Above: Dr Fernando Geu Flores and Prof Sarah O’Connor with periwinkle plants in a controlled environment room.
The discovery opens up the prospect of producing these chemicals cheaply and efficiently.
They are produced naturally by some plants such as the medicinal Madagascar periwinkle, but faster-growing plants could be used to produce them. With synthetic biology, improvements could also be made to them.
The study, published today in Nature, was led by scientists from the John Innes Centre, an institute on Norwich Research Park strategically funded by BBSRC.
Prof Sarah O’Connor from the JIC and UEA’s school of Chemistry, said: “Thousands of chemicals are derived from the enzyme we have called iridoid synthase.
“We can start to use it to come up with new-to-nature structures with biological activity of benefit to both medicine and agriculture.”
Many aphids, often important agricultural pests, produce sex pheromone chemicals that are identical to or closely resemble the iridoid synthase product. Strategic use of these iridoid chemicals could be used to disrupt the aphids’ breeding cycle or to repel them from crops.
The anticancer ingredient vinblastine sulphate is currently derived from the Madagascar periwinkle plant. The iridoid synthase is an essential step in the production of this compound. But vinblastine is produced in very low levels and the drug has many side effects. The hope is to find a way to produce it more cheaply, easily and with a chemical structure that lessens side effects.
“We need to identify more enzymes to see the entire pathway used in nature to make this potent compound,” said Prof O’Connor.
“But the enzyme we have discovered is also the basic scaffold for many other iridoid chemicals and we can start to experiment with building new chemical structures with biological activity.”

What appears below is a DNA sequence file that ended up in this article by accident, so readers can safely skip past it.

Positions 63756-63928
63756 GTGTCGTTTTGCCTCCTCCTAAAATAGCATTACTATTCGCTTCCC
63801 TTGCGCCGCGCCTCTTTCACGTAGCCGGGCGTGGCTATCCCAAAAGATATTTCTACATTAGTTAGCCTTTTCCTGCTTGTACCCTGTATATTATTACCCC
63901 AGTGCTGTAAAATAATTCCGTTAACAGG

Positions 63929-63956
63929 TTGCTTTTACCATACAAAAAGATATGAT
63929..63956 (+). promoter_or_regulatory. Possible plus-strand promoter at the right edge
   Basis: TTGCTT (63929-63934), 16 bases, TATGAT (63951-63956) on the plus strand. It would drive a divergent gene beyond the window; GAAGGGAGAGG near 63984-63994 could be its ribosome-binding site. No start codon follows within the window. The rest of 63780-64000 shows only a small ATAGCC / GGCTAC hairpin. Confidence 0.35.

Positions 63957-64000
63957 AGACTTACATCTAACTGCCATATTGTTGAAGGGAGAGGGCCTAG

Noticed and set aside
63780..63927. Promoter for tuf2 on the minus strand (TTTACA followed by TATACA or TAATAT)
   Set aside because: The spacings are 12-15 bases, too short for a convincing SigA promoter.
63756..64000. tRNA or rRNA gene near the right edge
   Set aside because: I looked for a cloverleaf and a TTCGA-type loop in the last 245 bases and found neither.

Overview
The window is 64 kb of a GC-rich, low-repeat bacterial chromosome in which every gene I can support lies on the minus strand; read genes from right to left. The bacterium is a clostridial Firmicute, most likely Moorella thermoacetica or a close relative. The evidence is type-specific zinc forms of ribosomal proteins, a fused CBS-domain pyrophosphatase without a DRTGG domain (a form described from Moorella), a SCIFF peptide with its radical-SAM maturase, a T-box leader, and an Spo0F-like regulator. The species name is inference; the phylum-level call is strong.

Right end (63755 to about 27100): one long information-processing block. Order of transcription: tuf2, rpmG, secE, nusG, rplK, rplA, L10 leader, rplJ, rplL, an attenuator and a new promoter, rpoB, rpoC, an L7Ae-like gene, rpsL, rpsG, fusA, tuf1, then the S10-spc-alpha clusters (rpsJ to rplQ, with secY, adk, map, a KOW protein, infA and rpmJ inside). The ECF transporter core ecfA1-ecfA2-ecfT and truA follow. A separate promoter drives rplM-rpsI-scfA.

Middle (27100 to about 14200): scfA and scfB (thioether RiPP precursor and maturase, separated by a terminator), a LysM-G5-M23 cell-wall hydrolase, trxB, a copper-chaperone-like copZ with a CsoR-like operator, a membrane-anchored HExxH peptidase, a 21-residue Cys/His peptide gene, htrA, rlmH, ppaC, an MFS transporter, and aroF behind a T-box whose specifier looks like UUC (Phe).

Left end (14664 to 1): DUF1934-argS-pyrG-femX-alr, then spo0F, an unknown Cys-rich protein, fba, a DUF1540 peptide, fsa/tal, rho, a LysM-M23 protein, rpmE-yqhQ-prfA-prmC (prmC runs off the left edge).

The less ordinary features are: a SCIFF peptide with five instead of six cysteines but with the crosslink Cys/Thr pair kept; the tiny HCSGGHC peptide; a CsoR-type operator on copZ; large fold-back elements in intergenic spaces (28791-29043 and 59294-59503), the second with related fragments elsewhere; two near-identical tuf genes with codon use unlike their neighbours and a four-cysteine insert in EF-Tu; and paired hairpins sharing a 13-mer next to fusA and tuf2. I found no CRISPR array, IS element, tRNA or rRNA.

The backbone of all iridoids consists of two fused rings and scientists have been trying to track down what makes this ring system. Experiments showed that iridoid synthase is the enzyme responsible.
Scientists already knew the enzyme preceeding iridoid synthase and how the gene encoding it is expressed. The lead author, Dr Fernando Geu-Flores from JIC, therefore looked for enzymes that are encoded by genes expressed in a similar way and narrowed down their search to 20 enzymes.
Research published in the 1980s indicated that the missing enzyme is dependent on a particular compound called NADPH, which narrowed the search down to two enzymes.
Prof O’Connor and her co-workers will also investigate whether the enzyme is important in a simple chemical reaction used by chemists for nearly 100 years. Scientists are trying to identify which enzymes catalyse a reaction called the Diels-Alder reaction, named after the Nobel prize-winning scientists who discovered it. A better understanding of how the iridoid synthase works could open up new ways to make pharmaceutical compounds using synthetic biology.
Additional funding for the study was provided through a Postdoc fellowship by the Danish Council for Independent Research (Natural Sciences) awarded to Dr Geu-Flores.
‘An alternative route to cyclic terpenes by reductive cyclization in iridoid biosynthesis’ is published in Nature on November 21, 2012.
University of East Anglia